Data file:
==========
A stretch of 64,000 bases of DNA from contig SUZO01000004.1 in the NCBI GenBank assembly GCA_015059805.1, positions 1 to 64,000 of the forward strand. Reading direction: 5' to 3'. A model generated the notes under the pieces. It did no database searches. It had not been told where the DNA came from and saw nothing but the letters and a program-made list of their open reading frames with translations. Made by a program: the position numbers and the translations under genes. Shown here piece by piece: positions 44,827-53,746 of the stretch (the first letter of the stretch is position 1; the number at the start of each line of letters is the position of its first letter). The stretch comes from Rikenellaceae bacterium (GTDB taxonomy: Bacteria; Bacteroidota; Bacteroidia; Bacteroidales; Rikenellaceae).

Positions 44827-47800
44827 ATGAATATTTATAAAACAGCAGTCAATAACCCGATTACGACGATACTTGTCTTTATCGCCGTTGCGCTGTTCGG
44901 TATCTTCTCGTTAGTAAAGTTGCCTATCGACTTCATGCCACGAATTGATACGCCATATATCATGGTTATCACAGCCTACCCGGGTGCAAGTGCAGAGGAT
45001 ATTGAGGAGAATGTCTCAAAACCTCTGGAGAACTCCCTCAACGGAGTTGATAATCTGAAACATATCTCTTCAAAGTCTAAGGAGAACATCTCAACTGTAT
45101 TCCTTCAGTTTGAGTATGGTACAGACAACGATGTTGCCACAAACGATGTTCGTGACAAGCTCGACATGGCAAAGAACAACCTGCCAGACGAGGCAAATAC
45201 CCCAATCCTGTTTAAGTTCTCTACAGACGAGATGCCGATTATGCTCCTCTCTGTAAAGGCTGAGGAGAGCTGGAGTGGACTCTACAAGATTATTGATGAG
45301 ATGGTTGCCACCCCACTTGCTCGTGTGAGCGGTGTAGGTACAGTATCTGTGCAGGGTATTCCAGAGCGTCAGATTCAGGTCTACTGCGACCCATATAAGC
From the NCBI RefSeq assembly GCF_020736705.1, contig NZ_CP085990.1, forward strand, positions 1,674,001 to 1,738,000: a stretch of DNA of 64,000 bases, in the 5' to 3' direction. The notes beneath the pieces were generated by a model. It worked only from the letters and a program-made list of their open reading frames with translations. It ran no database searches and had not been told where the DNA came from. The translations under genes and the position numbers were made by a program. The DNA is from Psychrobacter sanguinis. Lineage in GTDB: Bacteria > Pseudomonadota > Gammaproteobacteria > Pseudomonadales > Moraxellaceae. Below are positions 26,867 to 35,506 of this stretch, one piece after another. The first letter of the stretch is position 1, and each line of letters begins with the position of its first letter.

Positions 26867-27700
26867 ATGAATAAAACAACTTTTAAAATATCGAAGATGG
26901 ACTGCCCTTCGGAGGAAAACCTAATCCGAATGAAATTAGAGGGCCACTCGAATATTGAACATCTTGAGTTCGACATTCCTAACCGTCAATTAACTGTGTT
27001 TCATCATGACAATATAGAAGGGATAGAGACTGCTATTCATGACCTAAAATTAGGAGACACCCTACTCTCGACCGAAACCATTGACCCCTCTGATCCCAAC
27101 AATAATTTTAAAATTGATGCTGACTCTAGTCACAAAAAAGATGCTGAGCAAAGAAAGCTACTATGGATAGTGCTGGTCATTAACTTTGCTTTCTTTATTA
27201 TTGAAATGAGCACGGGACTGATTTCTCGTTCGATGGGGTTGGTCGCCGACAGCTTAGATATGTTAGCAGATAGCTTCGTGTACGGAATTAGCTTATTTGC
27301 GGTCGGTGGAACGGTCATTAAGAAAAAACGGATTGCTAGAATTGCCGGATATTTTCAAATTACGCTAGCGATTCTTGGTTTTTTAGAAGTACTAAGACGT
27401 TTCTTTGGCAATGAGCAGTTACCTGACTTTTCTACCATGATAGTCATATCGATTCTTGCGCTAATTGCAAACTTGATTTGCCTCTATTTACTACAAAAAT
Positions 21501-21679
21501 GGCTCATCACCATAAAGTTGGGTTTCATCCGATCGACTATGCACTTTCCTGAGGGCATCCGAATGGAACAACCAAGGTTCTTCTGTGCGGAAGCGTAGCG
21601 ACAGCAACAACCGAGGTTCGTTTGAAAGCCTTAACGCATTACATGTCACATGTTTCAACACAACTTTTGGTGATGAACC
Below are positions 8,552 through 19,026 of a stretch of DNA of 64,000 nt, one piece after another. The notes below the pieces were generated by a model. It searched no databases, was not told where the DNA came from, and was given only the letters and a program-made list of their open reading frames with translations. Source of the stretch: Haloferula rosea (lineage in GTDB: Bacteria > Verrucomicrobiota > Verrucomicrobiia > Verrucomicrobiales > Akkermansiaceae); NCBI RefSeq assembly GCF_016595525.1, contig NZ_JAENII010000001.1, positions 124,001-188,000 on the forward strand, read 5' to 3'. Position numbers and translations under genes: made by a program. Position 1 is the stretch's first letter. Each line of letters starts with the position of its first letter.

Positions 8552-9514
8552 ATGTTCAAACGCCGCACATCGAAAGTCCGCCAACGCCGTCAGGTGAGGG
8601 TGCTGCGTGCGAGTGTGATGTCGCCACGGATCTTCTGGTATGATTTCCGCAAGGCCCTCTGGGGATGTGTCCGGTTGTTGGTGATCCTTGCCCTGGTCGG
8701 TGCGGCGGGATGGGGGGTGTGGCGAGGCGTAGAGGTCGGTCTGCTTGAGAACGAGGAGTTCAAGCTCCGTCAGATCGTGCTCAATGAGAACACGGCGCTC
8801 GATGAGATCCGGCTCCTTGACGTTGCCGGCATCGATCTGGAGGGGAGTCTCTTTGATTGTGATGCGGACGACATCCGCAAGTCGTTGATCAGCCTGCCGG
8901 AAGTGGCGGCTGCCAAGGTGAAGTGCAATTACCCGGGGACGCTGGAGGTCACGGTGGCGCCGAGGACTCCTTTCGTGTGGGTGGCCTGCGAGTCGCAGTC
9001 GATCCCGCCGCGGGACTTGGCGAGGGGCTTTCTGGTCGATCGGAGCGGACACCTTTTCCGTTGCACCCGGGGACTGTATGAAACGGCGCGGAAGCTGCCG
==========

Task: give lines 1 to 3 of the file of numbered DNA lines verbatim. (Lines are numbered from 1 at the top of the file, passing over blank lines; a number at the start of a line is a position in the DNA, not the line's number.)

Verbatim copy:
A stretch of 64,000 bases of DNA from contig SUZO01000004.1 in the NCBI GenBank assembly GCA_015059805.1, positions 1 to 64,000 of the forward strand. Reading direction: 5' to 3'. A model generated the notes under the pieces. It did no database searches. It had not been told where the DNA came from and saw nothing but the letters and a program-made list of their open reading frames with translations. Made by a program: the position numbers and the translations under genes. Shown here piece by piece: positions 44,827-53,746 of the stretch (the first letter of the stretch is position 1; the number at the start of each line of letters is the position of its first letter). The stretch comes from Rikenellaceae bacterium (GTDB taxonomy: Bacteria; Bacteroidota; Bacteroidia; Bacteroidales; Rikenellaceae).

Positions 44827-47800
44827 ATGAATATTTATAAAACAGCAGTCAATAACCCGATTACGACGATACTTGTCTTTATCGCCGTTGCGCTGTTCGG